The first time I vividly remember sitting with a child who was infected with HIV was in northern Ethiopia. The boy, who was about eight years old, had a glazed look in his eyes. He sat practically motionless while I visited with his mother and grandmother. The father had passed away.
Siblings were also present in the small home and, of course, I wondered if they were infected also. Thoughts just go in that direction in these circumstances.
The toddler was splashing his hands in a pot of liquid, which I later learned was a homemade alcohol brew. The family was very poor, and selling this brew was a means of income.
Both mom and grandma sat with me and described their situation. They explained that the older boy also was infected and was unable to play with his friends anymore. Other children would go out for games, and he sat idly by. He barely spoke a word. My heart ached for this family.
Since then I have been with other families facing the same devastation. Not only do moms get HIV, but the virus can be passed to the child during childbirth.
On Monday I noticed that HIV was trending on twitter. My first thought was that there was some kind of an awareness campaign going on. But, no…it was news! Good news! A toddler in Mississippi has been “functionally cured” of HIV. I quickly emailed 43 (yes 43) of my Food for the Hungry colleagues. My sweet coworker Wendy simply wrote back, “Praise God!”
These are the kind of breakthroughs we are waiting for!
In the aftermath of the Newtown, Conn., shootings the phrase “the suffering of the innocents” was used time and again. It refers back to the historic moment when King Herod ordered all boy children to be killed at the time of Jesus birth. It was a massacre. So was Newtown. And in a slower and drawn out way so is HIV/AIDS as it is passed to children.
Yesterday I was reminded that 100-200 children in the U.S.are born HIV+ each year. That’s 100-200 too many. Shockingly, 1,000 children are born HIV+ per day in the developing world.
So, while we celebrate the victories on the path toward finding a cure for HIV, here are some things we are doing in FH to respond to and overcome this crisis:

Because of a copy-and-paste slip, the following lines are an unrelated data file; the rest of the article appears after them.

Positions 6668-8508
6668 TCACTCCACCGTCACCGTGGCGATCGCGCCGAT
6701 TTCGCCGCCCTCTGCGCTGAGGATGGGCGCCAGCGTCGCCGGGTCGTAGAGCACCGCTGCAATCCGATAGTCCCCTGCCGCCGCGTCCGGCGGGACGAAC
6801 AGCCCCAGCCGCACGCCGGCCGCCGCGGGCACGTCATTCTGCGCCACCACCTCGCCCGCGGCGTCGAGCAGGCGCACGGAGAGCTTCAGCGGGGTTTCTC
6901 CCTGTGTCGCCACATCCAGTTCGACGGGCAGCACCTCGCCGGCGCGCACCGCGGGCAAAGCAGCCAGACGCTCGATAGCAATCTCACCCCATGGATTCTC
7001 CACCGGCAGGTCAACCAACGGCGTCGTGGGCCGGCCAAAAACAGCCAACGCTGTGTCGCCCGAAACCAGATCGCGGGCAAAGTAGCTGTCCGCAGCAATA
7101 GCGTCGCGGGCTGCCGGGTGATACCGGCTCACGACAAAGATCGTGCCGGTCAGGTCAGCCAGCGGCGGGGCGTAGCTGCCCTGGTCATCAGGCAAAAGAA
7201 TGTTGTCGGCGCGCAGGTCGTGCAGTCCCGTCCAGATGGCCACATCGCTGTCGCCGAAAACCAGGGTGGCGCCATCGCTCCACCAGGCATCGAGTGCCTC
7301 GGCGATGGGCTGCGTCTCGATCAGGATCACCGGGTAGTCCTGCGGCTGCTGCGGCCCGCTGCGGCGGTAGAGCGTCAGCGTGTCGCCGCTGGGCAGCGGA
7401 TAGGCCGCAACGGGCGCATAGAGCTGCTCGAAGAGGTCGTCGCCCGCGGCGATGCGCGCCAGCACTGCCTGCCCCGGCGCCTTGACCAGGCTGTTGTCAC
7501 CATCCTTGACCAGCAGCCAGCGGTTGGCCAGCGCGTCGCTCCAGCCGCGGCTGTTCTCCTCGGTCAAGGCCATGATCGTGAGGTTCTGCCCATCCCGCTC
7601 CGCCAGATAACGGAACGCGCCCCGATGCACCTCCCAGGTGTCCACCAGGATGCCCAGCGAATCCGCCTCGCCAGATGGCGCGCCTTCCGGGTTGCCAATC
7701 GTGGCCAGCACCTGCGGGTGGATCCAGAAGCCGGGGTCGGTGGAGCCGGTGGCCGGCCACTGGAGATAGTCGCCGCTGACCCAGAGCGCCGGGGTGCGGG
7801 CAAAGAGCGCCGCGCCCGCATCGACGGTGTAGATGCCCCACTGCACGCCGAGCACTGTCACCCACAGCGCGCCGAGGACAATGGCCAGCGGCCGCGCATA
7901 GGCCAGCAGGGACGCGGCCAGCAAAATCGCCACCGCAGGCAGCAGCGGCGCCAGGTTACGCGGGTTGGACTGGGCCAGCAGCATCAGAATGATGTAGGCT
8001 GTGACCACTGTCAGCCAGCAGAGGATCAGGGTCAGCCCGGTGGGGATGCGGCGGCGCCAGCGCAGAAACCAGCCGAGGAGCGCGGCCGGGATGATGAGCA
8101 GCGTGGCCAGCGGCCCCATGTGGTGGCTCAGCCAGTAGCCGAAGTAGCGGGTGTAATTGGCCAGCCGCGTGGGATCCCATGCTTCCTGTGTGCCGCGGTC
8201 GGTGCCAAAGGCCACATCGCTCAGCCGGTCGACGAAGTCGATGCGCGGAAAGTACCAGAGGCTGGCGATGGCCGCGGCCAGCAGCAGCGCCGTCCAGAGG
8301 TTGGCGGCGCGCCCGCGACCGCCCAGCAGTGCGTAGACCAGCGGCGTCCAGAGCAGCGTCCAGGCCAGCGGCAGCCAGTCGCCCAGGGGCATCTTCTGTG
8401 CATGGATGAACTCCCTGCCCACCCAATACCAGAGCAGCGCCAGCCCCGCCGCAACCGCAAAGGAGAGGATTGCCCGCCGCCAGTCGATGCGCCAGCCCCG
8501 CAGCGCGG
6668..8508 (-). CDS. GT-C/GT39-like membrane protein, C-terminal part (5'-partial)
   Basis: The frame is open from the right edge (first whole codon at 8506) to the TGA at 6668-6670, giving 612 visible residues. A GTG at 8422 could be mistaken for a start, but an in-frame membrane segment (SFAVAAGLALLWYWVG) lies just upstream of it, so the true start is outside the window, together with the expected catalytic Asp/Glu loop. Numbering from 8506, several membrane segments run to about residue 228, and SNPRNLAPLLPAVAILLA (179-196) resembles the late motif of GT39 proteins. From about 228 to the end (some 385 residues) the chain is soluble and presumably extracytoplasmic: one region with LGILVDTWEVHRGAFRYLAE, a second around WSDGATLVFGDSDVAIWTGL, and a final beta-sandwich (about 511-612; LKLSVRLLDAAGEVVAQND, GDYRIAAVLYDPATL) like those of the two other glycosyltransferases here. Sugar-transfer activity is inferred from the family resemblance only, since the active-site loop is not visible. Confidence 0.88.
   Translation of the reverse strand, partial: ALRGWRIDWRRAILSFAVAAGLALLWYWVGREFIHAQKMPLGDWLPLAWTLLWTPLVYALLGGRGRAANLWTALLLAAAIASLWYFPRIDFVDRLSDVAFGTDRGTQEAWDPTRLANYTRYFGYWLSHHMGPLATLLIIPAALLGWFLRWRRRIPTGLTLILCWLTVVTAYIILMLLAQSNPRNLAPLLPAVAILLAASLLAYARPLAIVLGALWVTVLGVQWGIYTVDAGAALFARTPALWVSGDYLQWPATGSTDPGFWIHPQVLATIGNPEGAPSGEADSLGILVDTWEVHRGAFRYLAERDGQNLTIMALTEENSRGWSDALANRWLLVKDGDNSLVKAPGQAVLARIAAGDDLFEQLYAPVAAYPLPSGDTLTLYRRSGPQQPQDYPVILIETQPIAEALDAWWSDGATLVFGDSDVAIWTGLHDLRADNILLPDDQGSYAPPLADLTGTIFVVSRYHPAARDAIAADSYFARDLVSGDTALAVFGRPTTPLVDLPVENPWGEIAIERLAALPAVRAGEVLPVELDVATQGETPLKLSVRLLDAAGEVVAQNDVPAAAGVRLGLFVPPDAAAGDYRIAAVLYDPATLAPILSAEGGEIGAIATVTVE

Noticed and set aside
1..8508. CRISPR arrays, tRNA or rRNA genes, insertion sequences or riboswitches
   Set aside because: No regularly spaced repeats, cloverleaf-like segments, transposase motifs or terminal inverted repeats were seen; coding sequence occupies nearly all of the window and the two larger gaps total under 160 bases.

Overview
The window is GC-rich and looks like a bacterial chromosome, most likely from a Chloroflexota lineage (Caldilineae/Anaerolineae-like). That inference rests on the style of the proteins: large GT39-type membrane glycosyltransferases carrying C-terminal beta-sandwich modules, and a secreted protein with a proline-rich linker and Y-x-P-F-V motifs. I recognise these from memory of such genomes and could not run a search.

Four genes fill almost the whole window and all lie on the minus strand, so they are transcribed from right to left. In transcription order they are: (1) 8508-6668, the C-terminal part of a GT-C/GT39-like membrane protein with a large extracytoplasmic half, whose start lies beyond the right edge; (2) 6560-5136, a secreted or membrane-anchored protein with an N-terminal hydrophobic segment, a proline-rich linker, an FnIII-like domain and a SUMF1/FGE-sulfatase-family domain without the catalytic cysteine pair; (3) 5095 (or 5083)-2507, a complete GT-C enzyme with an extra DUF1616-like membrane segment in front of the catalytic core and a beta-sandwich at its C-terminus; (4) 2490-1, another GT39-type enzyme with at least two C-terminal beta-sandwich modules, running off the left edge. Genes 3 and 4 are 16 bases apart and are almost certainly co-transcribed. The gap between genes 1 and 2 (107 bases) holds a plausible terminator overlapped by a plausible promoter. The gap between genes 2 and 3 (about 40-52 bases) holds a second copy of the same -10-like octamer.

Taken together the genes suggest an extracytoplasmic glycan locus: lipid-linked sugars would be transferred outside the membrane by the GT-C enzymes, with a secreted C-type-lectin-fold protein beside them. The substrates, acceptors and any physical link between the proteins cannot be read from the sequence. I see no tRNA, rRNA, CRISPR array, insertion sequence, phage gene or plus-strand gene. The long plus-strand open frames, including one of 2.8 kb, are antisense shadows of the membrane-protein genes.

- Prevention of mother-to-child transmission programs. With proper treatment for mother and child, a child’s chances of being born free of HIV can be exponentially increased. FH encourages women to both know their status (find out if they are infected with HIV) and take the proper measures to protect their unborn child, if they are pregnant.
- Help HIV+ kids and adults gain access to medications that protect their immune systems. With proper treatment, people who are infected with HIV can live healthy lives.
- Provide HIV+ kids with nutritional support. Children and all people being treated for HIV must pay careful attention to their diet. In some areas, FH is providing milk support to boost the diets of children living with HIV.
- Reducing stigma. Secrecy and denial make the HIV disease even more deadly. FH works to help infected people and their communities accept this disease as a reality to contend with and not ostracize those who have it. FH has been particularly focused on strengthening churches so they can deal with this crisis.
Visit this page if you want to support these efforts.
I’ll close with a quote from Etsegenet Hailu who leads FH’s HIV programs in Ethiopia. Upon learning of this week’s developments in the U.S., Etsegenent called the news exciting and said, “We hope that the recent achievement may help identify vaccine or cure for HIV in the near future. Until then, as FH, we need to continue with the fight against HIV/AIDS and provide comprehensive care and support for the most vulnerable.”